Kagwe urges churches to continue online services post-pandemic

Some challenges including domestic violence and financial distress have since increased due to the virus.

In Summary

• He said some challenges, including domestic violence and financial distress which have since increased due to the virus, cannot fully be solved through the law.

• Kagwe said the government plans to work with the religious community -Christians, Muslims, and other religions -   to help reduce the impact caused by the pandemic.

CS Health Mutahi Kagwe during the daily press briefing on coronavirus pandemic update at Afya house on May 21,2020/ MERCY MUMO
CS Health Mutahi Kagwe during the daily press briefing on coronavirus pandemic update at Afya house on May 21,2020/ MERCY MUMO

Health CS Mutahi Kagwe on Thursday said the ministry had a meeting with spiritual leaders to address emerging issues from the Covid-19 pandemic that cannot be addressed by law.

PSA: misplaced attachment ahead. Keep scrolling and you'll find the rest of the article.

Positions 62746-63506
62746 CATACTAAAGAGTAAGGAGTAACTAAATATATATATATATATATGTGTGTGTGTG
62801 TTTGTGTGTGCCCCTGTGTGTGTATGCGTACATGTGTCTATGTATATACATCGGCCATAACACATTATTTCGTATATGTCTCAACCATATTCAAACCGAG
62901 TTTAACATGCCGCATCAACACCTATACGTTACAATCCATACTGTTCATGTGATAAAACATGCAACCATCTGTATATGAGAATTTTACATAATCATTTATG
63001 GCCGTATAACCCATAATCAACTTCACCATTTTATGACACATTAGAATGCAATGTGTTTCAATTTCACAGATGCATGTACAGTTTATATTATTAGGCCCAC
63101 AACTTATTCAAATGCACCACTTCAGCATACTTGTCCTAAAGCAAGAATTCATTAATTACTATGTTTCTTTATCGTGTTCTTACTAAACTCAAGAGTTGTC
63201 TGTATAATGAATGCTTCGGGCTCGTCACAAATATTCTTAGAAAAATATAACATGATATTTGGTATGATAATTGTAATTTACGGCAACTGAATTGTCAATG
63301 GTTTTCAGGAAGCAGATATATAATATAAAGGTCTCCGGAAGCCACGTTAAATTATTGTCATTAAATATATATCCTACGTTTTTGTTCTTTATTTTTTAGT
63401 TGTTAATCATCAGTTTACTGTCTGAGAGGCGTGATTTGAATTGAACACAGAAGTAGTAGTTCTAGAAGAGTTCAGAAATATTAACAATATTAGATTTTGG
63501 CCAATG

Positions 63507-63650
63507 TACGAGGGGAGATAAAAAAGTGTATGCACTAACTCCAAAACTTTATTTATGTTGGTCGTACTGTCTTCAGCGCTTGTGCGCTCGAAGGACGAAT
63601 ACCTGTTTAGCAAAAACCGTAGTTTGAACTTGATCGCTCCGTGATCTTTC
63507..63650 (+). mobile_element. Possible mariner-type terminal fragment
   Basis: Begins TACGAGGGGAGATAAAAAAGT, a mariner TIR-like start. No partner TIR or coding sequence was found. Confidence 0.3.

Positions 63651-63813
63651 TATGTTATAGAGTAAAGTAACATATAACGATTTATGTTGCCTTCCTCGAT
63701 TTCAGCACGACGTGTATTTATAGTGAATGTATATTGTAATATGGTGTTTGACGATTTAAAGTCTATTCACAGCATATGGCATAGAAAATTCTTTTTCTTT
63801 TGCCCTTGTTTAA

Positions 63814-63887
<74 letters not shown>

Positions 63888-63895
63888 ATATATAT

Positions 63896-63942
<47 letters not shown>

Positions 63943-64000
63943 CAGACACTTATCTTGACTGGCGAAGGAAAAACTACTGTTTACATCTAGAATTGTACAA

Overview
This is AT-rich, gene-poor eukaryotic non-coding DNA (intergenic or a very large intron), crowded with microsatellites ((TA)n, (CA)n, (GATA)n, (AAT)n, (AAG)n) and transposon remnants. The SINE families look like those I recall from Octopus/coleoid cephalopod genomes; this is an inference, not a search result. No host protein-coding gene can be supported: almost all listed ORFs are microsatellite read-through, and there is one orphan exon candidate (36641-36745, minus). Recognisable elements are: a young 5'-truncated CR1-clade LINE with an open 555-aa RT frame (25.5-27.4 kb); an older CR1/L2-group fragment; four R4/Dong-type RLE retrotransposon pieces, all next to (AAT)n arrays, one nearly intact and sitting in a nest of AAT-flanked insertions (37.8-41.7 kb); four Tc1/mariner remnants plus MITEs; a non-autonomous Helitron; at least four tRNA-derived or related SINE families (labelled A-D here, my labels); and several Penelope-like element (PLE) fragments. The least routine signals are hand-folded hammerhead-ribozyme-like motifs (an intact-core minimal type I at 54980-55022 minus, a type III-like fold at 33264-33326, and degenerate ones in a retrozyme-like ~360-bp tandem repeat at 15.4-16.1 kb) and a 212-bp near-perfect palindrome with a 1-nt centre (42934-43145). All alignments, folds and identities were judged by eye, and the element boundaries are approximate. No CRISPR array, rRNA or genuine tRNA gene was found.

He said some challenges, including domestic violence and financial distress which have since increased due to the virus, cannot fully be solved through the law.

Kagwe said the government plans to work with the religious community -Christians, Muslims, and other religions -   to help reduce the impact caused by the pandemic.

"At a time when we feel that the cases that we are getting are discouraging, allow us to change the protocols that we have developed. It doesn't matter what it is, as long as you are intending to bring people together at this point in time," he said.

Kagwe noted that religious leaders have acknowledged the limitation of what the government is able to do during these hard times and some have plans to continue with virtual services after resumption of the normal schedule (post-coronavirus).

Kagwe was speaking during the daily Covid -19 presser where he announced 80 more virus cases bringing the number to 1,102, the total cases in the country.